Lower water levels are reducing recreation on Lake Murray this winter.
The seven-foot drop in the past two months is beaching some boaters until spring as coves dry up, making dock repairs easier and forcing tour boats to alter sailing routes.
It’s a drop – the first in seven years – to keep the 47,500-acre lake healthy.
The drawdown is designed to deter the spread of underwater weeds by exposing areas to sunlight and scouring natural contamination primarily from erosion to keep water quality and fishing in good shape.
Lower lake levels turn some coves into mud holes, forcing many homeowners to haul out vessels.
Boaters like Andy Hyman of Chapin are dry-docking themselves until lake levels rise back to normal, expected by late spring.
The drawdown pushes shoals, stumps and other hazards normally well-submerged near the surface of the 83-year-old manmade lake created by flooding a Saluda River valley for hydropower.
“For me, there’s too much danger out there,” said Hyman, president of the Lake Murray Association. “But that doesn’t mean it isn’t OK for other people.”
Hyman pulled his two boats ashore at his home, but other boaters are moving their vessels to marinas so they can sail this winter.
Lake Murray Marina in the Ballentine area has leased “a handful” of slots to such boaters, general manager Tammy Wright said.
Some boaters dallied, leaving their watercraft stranded and unusable until the lake rises.
“I didn’t catch it in time, but it’s all right,” Frank Hemphill said of his sailboat, which is stuck offshore in a cove in Ballentine
The drawdown also is allowing staff at Lake Murray Marina to remove debris now visible on its shoreline, Wright said.
Members of the Columbia Sailing Club near Irmo are putting up new markers to guide boats in shallow areas nearby and making other minor repairs that are impossible to do when the lake is higher, club commodore Richard Leaphart said.
“It’s things you wouldn’t have the opportunity to do otherwise,” he said.
Dock builders are in demand, a job easier when the lake is lower.
“There’s definitely a spike in calls for repairs,” said Bill Mitchell, owner of Breakwater Docks in Chapin. “Homeowners are noticing things that need attention.”
Lower levels also change how the lake’s pair of tour boats operate.
“It hasn’t affected what we do significantly, but we do our homework before we go out,” said Joy Downs, general manager of the Southern Patriot.
Some passengers can’t be picked up on their docks and cruising happens mainly in the middle of the lake, she said.
The drawdown has been a bigger headache for the Spirit of Lake Murray, whose operators are experiencing low water for the first time.
It’s forced them to move their launch site, creating confusion among passengers and adding an unexpected expense for new tie-up facilities, owner Ken Colton said.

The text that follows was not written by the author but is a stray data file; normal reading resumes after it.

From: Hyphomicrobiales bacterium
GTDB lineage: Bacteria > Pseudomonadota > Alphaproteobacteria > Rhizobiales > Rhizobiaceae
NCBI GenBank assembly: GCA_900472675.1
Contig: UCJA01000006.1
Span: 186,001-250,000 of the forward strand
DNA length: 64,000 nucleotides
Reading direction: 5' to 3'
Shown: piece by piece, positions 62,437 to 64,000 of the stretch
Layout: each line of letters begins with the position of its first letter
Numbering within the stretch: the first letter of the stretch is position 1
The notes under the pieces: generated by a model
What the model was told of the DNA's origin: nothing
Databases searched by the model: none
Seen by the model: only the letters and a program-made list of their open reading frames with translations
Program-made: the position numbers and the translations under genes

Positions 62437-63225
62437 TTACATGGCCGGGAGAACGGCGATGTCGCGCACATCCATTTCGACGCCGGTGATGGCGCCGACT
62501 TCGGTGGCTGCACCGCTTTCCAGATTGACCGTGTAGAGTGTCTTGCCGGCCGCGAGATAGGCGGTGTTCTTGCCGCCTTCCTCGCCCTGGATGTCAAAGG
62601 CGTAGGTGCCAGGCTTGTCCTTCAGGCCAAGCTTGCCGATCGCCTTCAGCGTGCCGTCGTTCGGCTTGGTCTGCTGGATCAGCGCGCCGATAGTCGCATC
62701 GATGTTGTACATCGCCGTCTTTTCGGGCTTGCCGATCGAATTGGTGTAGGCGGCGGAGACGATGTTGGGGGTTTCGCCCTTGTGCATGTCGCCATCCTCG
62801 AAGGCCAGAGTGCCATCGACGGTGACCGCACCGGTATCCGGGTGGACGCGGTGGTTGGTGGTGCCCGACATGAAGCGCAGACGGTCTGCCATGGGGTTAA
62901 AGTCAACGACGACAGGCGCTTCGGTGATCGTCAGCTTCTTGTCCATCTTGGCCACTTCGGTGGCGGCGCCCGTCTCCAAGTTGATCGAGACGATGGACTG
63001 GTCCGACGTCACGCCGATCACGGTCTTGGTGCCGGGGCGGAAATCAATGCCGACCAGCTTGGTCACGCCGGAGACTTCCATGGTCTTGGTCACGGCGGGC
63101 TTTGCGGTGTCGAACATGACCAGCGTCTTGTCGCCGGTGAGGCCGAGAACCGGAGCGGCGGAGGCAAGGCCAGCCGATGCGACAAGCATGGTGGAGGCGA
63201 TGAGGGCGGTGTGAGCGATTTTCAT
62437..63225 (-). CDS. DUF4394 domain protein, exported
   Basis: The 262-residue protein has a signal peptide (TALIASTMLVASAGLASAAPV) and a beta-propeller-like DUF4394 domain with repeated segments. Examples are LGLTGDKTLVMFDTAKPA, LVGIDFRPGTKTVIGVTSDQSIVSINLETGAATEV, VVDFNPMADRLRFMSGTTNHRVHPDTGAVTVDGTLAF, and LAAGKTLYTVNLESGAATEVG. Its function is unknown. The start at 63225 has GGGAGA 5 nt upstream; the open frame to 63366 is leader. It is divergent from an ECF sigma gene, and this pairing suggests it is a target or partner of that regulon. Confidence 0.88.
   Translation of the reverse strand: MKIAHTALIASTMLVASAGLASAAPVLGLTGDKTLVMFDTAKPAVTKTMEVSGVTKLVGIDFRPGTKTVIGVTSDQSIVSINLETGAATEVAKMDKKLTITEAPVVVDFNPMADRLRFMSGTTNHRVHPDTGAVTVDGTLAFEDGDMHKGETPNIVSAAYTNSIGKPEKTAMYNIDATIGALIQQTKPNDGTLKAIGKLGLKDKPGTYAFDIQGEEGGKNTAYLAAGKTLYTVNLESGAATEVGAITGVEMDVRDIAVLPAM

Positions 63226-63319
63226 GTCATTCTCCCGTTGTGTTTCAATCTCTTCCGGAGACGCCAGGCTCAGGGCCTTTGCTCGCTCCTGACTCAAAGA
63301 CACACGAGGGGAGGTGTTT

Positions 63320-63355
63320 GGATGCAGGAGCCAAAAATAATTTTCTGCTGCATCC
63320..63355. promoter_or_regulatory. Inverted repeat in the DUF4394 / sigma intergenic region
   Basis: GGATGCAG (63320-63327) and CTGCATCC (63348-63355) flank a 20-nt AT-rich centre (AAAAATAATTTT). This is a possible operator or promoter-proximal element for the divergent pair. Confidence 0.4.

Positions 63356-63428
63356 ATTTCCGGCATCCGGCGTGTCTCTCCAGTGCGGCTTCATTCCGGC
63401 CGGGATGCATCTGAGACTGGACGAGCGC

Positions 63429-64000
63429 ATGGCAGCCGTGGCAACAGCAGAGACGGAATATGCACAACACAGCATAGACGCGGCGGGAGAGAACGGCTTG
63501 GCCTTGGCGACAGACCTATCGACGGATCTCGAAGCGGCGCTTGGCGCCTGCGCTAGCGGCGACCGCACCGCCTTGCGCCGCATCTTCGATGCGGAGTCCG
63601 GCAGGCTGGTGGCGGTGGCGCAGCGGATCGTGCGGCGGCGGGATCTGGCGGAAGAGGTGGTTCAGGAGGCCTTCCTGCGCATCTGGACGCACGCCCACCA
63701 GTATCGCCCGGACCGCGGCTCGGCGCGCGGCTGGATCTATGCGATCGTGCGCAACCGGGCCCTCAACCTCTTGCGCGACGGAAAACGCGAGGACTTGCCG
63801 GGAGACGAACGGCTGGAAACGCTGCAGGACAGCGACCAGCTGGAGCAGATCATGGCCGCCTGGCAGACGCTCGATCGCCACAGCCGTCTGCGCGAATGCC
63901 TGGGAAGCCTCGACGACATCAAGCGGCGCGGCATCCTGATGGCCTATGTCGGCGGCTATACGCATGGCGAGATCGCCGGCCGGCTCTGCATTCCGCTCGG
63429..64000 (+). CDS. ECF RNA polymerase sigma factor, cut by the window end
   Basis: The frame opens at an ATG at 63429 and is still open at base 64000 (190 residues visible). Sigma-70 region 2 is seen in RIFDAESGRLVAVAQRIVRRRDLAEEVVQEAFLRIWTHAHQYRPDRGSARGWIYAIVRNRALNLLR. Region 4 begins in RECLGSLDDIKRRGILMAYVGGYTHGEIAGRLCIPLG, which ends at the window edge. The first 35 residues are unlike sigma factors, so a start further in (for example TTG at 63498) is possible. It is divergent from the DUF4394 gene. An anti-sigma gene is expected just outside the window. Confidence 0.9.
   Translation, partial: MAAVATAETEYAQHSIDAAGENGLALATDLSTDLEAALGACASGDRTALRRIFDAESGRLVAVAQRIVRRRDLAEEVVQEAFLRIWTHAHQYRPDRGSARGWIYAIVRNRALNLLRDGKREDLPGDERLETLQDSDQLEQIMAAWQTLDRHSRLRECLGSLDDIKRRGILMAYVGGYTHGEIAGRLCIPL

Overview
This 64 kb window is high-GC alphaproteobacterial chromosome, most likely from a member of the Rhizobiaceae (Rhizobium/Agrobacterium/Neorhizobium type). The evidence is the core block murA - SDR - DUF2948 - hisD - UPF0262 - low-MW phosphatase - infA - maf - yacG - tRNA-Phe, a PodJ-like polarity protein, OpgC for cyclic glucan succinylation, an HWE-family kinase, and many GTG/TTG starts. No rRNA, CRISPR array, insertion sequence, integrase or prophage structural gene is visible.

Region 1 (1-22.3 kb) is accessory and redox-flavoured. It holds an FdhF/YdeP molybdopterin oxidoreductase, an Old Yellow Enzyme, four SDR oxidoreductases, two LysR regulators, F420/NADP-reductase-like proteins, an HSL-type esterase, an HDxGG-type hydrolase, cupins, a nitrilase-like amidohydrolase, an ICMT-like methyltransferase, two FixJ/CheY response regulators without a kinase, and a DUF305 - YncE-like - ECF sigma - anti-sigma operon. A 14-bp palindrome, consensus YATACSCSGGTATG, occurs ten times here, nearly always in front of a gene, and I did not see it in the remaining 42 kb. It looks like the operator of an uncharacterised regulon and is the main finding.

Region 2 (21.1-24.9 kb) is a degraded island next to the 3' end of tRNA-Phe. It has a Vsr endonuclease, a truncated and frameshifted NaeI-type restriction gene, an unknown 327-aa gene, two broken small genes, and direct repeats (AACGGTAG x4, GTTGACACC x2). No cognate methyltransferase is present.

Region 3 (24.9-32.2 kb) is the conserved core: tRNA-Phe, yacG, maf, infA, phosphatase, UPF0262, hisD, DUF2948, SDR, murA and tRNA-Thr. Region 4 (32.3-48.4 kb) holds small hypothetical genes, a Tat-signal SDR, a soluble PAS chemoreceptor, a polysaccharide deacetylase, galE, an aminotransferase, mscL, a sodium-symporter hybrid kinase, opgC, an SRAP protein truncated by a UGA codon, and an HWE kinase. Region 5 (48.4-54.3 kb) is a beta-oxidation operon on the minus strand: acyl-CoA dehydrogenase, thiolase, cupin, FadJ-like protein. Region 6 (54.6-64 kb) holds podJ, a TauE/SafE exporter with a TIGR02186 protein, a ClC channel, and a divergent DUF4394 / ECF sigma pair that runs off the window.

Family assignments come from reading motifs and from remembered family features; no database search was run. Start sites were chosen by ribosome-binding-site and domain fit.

In addition, lower water puts some popular viewing spots off-limits, leading to cancellation of a few cruises, he said.
“You’ve got to be very careful where you go,” Colton said. “You have to be sure what’s under you.”
This drawdown is less drastic than the last one in 2006 for dam improvements.
Lake levels this time aren’t low enough for graveyards to appear and for bridge footings and tops of long-flooded buildings to be visible under water, as occurred last time.
But it’s still a change of pace for boaters and sightseers alike, Leaphart said.
“It looks different with the lake down,” he said.
The drawdown occurs when boating is slowest.
Lake levels will be kept low until January and then allowed to refill through rain to its traditional level shortly before boating resumes full-blast in late spring.
If the refill takes longer than expected due to less rain, boating is possible in most coves when the lake rises four feet from the level at which it sits today.
Colton knows periodic drawdowns – environmental experts suggest one every three or four years – are vital so a lake that’s a major source of Midlands drinking water and fishing remains healthy.
His only complaint is the one-month notice that the lake would start dropping Nov. 1 is insufficient.
South Carolina Electric & Gas Co., the lake’s operator, announced the drawdown Oct. 4 after consulting lake groups and state natural resources officials.
Officials at the Cayce-based utility say that’s ample warning, adding that persistent drought delayed the drawdown for many months.
Colton said a six-month notice would be best. “They didn’t give us much lead time to prepare.”
Reach Flach at (803) 771-8483.